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Notes from a Small Island by Bill Bryson
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Notes from a Small Island (1995)

by Bill Bryson

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Showing 1-5 of 159 (next | show all)
Bryson is laugh-out-loud funny as always. I was most surprised by the critique of modern urban planning, which was well-done and much-needed. I was least surprised by the ending, which lacked any great profundity and concluded pretty much as anyone would expect it to. ( )
  StefanieBrookTrout | Feb 4, 2017 |
A couple of decades after first setting foot in Great Britain and preparing to move his family to the U.S., Bill Bryson spent several weeks traveling from one end of the island to the other. Some places on his itinerary were familiar and dear, while he hadn't set foot in others since his arrival some twenty years earlier. First impressions and other memories intermingle with the contemporary travel narrative. Bryson's affection for his adopted country is apparent. The humor is as much at his own expense as at the expense of others. I felt a particular kinship with Bryson as another American who made a home in Great Britain as a young adult. Both natives of Great Britain and Anglophiles will find a lot to like here. ( )
  cbl_tn | Dec 31, 2016 |
LOVED. LOVED LOVED LOVED. Bryson writes in a super witty style, and incorporates the best of British and American humor. Must read if you love a laugh. ( )
  AllyWatkins | Aug 31, 2016 |
As with most Bill Bryson books, I found this book fascinating and entertaining. Most of the time it was mildly amusing, and at times I was laughing out loud and repeating passages to my husband. I have been to England and Wales a number of times, and had a son who went to school in Newcastle, so I had some familiarity with some of the towns he described. Bryson has a way of understanding the British - their eccentricities and strengths - that few of us in the USA have been exposed to, and I value his insights. I finished the book 2 days after England decided to leave the EU, and I believe the book helped me understand why, and I thought, 'Well, they might just make it work.' ( )
  peggybr | Jun 25, 2016 |
Bryson's books are really all about Bryson. In this book he'd spout one stereotype about the British people in one chapter, and in the next chapter he'd say Brits are so xxx" and the 'xxx' would be in direct contradiction to the previous assertion. Every time I laughed I felt guilty for doing so." ( )
  Cheryl_in_CC_NV | Jun 6, 2016 |
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» Add other authors (4 possible)

Author nameRoleType of authorWork?Status
Bryson, Billprimary authorall editionsconfirmed
Bauer, JerryPhotographersecondary authorsome editionsconfirmed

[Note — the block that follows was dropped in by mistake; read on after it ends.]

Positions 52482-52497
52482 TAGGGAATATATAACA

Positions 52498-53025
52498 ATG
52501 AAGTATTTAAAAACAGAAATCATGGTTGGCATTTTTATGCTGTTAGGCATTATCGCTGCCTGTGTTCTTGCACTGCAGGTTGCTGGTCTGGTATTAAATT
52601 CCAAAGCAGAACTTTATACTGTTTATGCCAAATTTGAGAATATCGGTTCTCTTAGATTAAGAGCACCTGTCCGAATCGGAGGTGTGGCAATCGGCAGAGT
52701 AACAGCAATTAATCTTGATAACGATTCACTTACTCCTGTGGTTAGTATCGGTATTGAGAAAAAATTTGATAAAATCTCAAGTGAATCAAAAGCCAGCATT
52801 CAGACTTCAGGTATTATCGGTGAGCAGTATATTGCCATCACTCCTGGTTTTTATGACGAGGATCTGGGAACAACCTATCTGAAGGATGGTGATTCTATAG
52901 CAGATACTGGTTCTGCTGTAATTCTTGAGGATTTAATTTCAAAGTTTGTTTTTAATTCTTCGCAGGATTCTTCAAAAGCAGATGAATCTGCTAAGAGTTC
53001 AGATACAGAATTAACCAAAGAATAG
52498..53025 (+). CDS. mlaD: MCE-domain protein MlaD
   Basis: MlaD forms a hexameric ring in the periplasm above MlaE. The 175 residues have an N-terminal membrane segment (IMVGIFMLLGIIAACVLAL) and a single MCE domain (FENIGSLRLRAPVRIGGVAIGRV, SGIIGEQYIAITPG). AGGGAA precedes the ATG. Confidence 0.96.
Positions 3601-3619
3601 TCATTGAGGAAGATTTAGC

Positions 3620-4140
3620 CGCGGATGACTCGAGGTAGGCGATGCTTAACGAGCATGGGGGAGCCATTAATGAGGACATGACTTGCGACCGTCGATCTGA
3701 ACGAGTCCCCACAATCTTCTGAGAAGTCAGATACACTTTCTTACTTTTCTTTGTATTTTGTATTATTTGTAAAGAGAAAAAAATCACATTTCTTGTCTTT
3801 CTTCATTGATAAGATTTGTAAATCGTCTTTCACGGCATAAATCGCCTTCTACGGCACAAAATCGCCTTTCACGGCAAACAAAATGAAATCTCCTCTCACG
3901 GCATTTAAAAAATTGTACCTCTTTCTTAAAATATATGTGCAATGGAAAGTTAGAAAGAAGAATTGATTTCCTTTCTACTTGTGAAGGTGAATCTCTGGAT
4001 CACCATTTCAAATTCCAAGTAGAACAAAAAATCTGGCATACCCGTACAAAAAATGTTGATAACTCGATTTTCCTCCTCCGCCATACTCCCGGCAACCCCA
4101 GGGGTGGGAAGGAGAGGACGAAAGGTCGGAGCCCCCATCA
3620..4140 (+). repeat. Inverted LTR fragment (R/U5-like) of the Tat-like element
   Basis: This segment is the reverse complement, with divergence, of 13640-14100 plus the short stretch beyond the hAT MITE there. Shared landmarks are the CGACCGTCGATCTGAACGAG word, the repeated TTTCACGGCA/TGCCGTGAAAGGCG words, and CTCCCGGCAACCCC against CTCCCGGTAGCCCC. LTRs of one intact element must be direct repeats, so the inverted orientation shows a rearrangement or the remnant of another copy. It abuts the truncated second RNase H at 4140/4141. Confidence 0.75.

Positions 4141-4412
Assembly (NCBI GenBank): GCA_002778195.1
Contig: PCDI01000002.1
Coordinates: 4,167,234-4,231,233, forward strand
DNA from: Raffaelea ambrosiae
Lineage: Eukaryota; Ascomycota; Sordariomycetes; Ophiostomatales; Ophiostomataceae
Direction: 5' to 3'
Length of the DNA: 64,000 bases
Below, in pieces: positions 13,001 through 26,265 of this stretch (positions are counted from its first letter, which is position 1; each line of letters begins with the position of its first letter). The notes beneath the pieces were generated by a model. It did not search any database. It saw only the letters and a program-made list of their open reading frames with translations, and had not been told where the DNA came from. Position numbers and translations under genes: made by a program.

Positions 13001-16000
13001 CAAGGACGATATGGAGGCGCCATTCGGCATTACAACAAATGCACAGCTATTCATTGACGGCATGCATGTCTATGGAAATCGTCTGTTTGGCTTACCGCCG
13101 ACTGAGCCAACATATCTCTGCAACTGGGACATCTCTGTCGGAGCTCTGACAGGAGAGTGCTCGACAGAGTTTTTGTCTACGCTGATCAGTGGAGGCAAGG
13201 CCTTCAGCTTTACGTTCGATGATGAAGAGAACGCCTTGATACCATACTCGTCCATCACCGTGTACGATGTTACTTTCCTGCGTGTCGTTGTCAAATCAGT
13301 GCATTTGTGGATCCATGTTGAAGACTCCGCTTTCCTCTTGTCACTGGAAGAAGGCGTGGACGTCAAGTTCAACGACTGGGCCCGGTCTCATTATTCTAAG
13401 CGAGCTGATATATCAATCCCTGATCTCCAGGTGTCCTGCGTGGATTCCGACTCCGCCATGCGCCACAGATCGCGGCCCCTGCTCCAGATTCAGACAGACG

Case, DavidNarratorsecondary authorsome editionsconfirmed
McLarty, RonNarratorsecondary authorsome editionsconfirmed
Pék, ZoltánTranslatorsecondary authorsome editionsconfirmed
Roberts, WilliamNarratorsecondary authorsome editionsconfirmed
Ruschmeier, SigridTranslatorsecondary authorsome editionsconfirmed
Wilde, Suzan deTranslatorsecondary authorsome editionsconfirmed
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My first sight of England was on a foggy March night in 1973 when I arrived on the midnight ferry from Calais.
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Bill Bryson, although living in Yorkshire, England, was born in America, and after deliberation with his wife, decided to move back there. Before departing, however, Bryson travelled one last time around England, from Dover to Liverpool to John O’Groats, keeping a record of his experiences. The result was Notes from a Small Island, a book filled with trains, tea-rooms, and (mostly) polite, amiable people.
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Amazon.com Amazon.com Review (ISBN 0380727501, Paperback)

Reacting to an itch common to Midwesterners since there's been a Midwest from which to escape, writer Bill Bryson moved from Iowa to Britain in 1973. Working for such places as Times of London, among others, he has lived quite happily there ever since. Now Bryson has decided his native country needs him--but first, he's going on a roundabout jaunt on the island he loves.

Britain fascinates Americans: it's familiar, yet alien; the same in some ways, yet so different. Bryson does an excellent job of showing his adopted home to a Yank audience, but you never get the feeling that Bryson is too much of an outsider to know the true nature of the country. Notes from a Small Island strikes a nice balance: the writing is American-silly with a British range of vocabulary. Bryson's marvelous ear is also in evidence: "... I noted the names of the little villages we passed through--Pinhead, West Stuttering, Bakelite, Ham Hocks, Sheepshanks ..." If you're an Anglophile, you'll devour Notes from a Small Island.

(retrieved from Amazon Thu, 12 Mar 2015 18:24:01 -0400)

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Before returning to America after spending twenty years in Britain, the author decided to tour his second home and presents a look at England's quirks and its endearing qualities.

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